Think about a new hire’s first few weeks as a probationary period for both the employee and employer. Both are anxious to develop a long-term productive relationship. While employers are curious as to whether the employee will adapt to the rhythms and expectations of the workplace, new hires are gauging whether this workplace will be a respectful and encouraging place to build a career. Successful onboarding and reducing premature turnover requires communicating that you value a long-term relationship and that your workplace is a welcoming and respectful one.

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How U.S. Employers Can Support Women’s Health

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As physicians, it is all too obvious to us that women’s health in the United States is in a state of crisis. Compared to other high-income countries, women of reproductive age in the United States have the highest rates of pregnancy-related death, preventable death, chronic health conditions, and mental health care needs. They are more likely to die during childbirth than their mothers, and the Supreme Court’s anticipated reversal of Roe v Wade will likely further increase pregnancy-related deaths.

Even more staggering are the inequities: Black women are three times more likely to die during pregnancy, regardless of education or income. The costs of health care are also burdensome, with women delaying care due to cost and suffering financial hardship due to medical bills, even if they have private health insurance.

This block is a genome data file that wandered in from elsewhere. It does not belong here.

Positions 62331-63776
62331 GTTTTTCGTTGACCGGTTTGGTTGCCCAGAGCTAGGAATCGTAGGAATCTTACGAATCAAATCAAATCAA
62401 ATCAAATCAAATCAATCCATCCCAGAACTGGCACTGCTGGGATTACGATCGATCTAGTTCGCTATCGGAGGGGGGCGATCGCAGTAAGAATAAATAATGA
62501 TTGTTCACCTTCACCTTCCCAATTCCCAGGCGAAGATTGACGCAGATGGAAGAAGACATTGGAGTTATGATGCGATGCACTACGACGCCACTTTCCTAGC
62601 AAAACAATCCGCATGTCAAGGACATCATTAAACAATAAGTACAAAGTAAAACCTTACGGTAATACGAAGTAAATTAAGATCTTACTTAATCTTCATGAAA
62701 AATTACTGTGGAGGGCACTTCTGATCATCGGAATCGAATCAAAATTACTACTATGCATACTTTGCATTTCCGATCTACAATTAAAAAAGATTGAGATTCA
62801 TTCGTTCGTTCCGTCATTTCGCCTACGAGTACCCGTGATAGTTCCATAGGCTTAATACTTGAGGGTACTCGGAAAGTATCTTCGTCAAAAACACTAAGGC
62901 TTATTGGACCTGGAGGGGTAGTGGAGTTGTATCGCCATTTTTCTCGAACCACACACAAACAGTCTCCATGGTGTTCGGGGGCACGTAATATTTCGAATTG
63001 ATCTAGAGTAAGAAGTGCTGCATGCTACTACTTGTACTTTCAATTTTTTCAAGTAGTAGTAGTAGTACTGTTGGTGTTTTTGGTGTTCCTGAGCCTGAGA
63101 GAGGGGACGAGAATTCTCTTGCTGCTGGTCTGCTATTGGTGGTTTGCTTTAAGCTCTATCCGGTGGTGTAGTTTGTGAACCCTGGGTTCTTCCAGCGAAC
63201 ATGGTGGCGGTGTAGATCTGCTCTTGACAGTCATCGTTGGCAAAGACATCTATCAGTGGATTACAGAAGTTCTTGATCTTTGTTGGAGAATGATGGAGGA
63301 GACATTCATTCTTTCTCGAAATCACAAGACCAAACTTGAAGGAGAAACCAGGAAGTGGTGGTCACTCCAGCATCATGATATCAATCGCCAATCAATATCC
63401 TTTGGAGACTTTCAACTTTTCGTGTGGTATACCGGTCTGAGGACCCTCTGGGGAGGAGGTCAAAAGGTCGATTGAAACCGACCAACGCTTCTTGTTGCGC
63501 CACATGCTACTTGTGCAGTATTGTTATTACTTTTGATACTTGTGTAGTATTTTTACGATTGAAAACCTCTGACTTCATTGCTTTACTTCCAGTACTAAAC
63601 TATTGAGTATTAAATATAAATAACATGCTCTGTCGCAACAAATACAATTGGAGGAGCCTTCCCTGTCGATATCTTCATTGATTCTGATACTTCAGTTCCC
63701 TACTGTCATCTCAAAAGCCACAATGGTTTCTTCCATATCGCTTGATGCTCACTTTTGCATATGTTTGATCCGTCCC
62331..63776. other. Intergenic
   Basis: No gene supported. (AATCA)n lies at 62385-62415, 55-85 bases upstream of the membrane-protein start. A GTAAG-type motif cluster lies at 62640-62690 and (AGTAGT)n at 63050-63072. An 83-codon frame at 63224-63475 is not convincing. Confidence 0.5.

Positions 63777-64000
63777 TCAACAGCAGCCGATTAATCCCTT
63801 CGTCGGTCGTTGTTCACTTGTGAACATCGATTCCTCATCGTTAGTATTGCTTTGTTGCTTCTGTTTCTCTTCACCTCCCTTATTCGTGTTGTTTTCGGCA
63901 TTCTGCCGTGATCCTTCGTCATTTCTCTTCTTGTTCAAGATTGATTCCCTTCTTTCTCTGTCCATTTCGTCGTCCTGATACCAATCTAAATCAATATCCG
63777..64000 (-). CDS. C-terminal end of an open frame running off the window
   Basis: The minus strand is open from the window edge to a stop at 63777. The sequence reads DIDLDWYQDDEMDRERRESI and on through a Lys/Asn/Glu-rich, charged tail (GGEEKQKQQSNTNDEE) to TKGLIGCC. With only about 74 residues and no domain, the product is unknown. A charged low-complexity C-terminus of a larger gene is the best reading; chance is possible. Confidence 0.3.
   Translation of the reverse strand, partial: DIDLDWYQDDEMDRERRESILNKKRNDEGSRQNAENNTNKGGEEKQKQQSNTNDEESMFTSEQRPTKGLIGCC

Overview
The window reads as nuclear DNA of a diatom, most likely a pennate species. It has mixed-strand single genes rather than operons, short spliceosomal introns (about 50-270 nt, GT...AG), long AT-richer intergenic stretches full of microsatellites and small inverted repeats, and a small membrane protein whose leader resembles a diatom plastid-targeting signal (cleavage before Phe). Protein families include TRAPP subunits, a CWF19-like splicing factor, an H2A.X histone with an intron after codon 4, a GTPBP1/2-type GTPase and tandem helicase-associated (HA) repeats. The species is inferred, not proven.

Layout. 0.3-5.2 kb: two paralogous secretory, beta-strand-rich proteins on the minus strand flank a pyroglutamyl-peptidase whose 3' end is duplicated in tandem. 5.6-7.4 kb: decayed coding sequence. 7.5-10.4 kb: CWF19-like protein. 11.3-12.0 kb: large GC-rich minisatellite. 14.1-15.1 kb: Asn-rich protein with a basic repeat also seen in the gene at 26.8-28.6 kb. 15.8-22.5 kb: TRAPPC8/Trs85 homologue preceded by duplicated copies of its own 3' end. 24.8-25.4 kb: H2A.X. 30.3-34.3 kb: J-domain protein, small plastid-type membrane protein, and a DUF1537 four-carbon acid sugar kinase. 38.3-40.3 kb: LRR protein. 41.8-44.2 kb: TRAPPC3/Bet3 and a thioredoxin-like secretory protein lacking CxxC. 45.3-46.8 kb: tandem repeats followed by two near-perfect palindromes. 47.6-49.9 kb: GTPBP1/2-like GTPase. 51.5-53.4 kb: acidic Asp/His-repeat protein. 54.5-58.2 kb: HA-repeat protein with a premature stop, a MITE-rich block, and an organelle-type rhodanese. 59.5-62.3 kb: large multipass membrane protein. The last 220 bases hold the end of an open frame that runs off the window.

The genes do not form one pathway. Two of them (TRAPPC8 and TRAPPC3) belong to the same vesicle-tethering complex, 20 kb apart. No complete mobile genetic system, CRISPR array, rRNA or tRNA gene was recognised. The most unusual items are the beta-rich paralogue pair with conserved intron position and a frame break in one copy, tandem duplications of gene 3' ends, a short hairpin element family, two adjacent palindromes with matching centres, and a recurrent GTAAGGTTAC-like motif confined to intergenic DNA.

These poor outcomes negatively affect society and the workplace. When faced with the challenges of navigating work and family without adequate support to do so, many women simply opt to leave the workforce. This attrition results in decreased diversity, lost talent, and less productivity. The Covid-19 pandemic only exacerbated these trends. Between 2020 and 2022, 1.1 million women left the workforce, accounting for 63% of jobs lost during the pandemic. While many are gradually rejoining the labor force, many — especially mothers — are choosing not to return.

Employers can take action today to combat these challenges. Investment in women’s health results in a healthier population overall. Companies that offer comprehensive support for women’s health have higher productivity, better retention of female employees, and most importantly, they help improve health outcomes for women.

Women’s Health Is a National Priority

At a national level, recognition of these poor outcomes in the United States has led to new efforts to improve them. In December 2021, the White House made a call to action to reduce maternal mortality and morbidity. This effort included a $3 billion investment in maternal health, encouraged states to increase Medicaid postpartum coverage from 60 days to 12 months, and established a “Birthing Friendly” designation for hospitals that take steps to improve maternity care. The Centers for Disease Control and Prevention (CDC) currently funds perinatal quality collaboratives that convene a variety of stakeholders to improve the safety and patient-centeredness of maternity care. The National Institutes of Health — whose 27 individual institutes strikingly does not include one dedicated to women’s health — recently announced new funding for research into improved maternal health diagnostics.